This question could be resolved with more examples, such as the instrumental of oron (oront-) “mountain” which might be orontonen, orontanen, or orontenen, but these examples do not exist in the published Late Quenya corpus from the 1950s and 60s. As discussed in the entry on consonantal nouns, there is some evidence that a base vowel (ómataima) could be used with noun inflections:
Thus the fortified forms added to stems yielding monosyllabic nouns always require a dissyllabic stem with ómataima: nenesse “in (the) water” (PE21/79, from stem nēn-).
However, the attested examples with base vowel usage seem to be (a) limited to monosyllables and (b) archaic. There are examples from the early 1930s that show a as a general joining vowel for instrumentals, notably in the Declension of Nouns as discussed above. In that document, ancient final vowels were reduced to ǝ, which when followed by suffixal n, l, r, s had a phonetic development similar to syllabic ṇ, ḷ, ṛ, ṣ: in the case of ǝn, ṇ the result was an (PE21/29). So hypothetically:
- Base: *orontŏ > *orontǝ > *oront > oron (oront-).
- Instrumental: *orontonen > *orontǝnen > *orontanen.
This is my rationale for the suggested consonantal instrumental suffix -anen in the section on Forming the Instrumental above. The instrumental is sufficiently distinct from the allative, ablative, locative cases that I think it is reasonable for it to use a different joining vowel. I would definitely recommend -anen for stems ending in consonant clusters, but the Declension of Nouns also has a number of interesting assimilated forms that (mostly) remain phonetically plausible for Quenya as Tolkien imagined it in the 1950s and 60s:
- Stems ending in r, l: suffix -men, as in nér, tál “man, foot” → (instrumental) nermen, talmen (PE21/20-21).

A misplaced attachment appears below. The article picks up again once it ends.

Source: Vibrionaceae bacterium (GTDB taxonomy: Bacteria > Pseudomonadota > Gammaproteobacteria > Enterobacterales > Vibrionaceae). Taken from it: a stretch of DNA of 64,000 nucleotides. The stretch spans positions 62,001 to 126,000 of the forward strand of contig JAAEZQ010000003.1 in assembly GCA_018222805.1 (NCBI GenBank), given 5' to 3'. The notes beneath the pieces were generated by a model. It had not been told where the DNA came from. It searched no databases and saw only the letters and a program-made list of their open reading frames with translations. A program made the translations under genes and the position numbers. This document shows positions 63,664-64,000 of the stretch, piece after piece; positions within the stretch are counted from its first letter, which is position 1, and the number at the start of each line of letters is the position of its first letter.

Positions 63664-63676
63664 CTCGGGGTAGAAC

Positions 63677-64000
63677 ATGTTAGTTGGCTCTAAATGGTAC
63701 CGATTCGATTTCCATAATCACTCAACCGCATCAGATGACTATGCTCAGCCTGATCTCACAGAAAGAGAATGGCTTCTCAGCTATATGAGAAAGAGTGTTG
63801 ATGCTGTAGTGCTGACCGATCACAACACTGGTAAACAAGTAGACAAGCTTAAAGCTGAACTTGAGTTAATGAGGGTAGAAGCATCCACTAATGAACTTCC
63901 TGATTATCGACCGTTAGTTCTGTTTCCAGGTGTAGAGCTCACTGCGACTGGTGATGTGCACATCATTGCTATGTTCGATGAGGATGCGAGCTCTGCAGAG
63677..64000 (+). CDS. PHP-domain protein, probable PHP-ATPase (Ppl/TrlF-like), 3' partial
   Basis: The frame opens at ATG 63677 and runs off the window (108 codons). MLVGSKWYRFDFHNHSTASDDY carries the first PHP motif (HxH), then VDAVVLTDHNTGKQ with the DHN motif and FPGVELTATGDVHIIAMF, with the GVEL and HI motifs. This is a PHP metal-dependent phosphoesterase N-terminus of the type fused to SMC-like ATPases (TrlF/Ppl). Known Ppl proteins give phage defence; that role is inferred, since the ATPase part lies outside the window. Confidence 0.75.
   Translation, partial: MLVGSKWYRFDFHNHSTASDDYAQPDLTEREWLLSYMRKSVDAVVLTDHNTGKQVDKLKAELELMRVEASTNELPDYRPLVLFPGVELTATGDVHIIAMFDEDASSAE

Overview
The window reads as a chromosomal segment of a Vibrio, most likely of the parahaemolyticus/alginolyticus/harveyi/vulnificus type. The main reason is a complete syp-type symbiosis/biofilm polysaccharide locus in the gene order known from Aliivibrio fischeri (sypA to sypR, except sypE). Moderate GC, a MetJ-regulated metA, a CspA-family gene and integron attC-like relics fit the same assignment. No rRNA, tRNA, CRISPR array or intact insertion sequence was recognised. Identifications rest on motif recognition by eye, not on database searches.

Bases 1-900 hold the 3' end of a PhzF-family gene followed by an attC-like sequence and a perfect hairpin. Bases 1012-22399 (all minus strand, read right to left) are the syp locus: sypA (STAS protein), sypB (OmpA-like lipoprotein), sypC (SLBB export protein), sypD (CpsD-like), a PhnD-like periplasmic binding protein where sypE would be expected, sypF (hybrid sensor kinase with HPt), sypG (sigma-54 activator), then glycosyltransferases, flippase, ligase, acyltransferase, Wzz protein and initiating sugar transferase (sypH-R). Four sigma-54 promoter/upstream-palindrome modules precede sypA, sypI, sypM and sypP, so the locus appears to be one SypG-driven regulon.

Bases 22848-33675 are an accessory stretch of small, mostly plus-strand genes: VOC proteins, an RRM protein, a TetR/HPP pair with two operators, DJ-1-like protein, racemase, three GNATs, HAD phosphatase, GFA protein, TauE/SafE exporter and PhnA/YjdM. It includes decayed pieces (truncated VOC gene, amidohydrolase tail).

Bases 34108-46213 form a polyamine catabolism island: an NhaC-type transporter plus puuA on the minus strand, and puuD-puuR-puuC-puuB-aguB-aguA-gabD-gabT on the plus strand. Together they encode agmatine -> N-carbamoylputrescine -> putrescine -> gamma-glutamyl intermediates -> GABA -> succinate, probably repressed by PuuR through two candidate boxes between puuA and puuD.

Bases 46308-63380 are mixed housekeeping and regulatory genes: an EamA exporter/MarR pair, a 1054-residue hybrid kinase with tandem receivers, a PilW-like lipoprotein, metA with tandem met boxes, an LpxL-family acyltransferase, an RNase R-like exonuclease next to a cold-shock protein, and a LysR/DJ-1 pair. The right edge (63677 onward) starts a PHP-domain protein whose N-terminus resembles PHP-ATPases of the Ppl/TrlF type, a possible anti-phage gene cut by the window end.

- Stems ending in s: suffix -(r)men, as in cas (car-) “head” → (instrumental) carmen (PE21/22).
- Stems ending in m: suffix -nen, as in hón (hom-) “heart” → (instrumental) homnen (PE21/23).
- Stems ending in n, t, c [k]: suffix -wen, as in nén, quelet, filit (filic-) “water, corpse, sparrow” → (instrumental) nenwen, queletwen, filiquen [filikwen] (PE21/23, 35).
The Declension of Nouns example for the k-stem was actually filet (filek-) “cobweb”, but filit “sparrow” would have the same phonological developments. Almost all of these assimilated forms are the plausible result of primitive ✶-men combined with the stem, with the possible exception of -twen, -quen [-kwen]. In his later writings, Tolkien sometimes had tm, km > tw, kw (PE19/85) but sometimes > nw, ñgw (PE19/43 and 85 note #79). Even if the second phonetic development was in play, the instrumental forms -twen, -quen [-kwen] might still be viable by reformation to match the stem consonant.
These assimilated forms could be the “traces of men in Q[uenya]” mentioned Common Eldarin: Noun Structure (PE21/79). However, while I find these assimilated forms to be very interesting, for purposes of Neo-Quenya I would treat them as archaic (Parmaquesta) forms, and assume that -anen was the general consonantal instrumental suffix in “modern” (Tarquesta). There was such “recent” analogical leveling to -anen mentioned in the Declension of Nouns (PE21/35), as noted above.
As for plurals, the Declension of Nouns consistently shows -ínen for consonantal instrumental plurals, even with monosyllables, perhaps with a original to that of e-noun -ínen. I’d do the same in Neo-Quenya. For u-duals, the Declension of Nouns shows either -úmet or -umet depending on the rules for prosodic lengthening. I think -únen/-unen is safer for Neo-Quenya, however, with -únen when the rules of prosodic lengthening apply (atanúnen, queletúnen) and -unen when they don’t (natunen, orontunen, aldunen).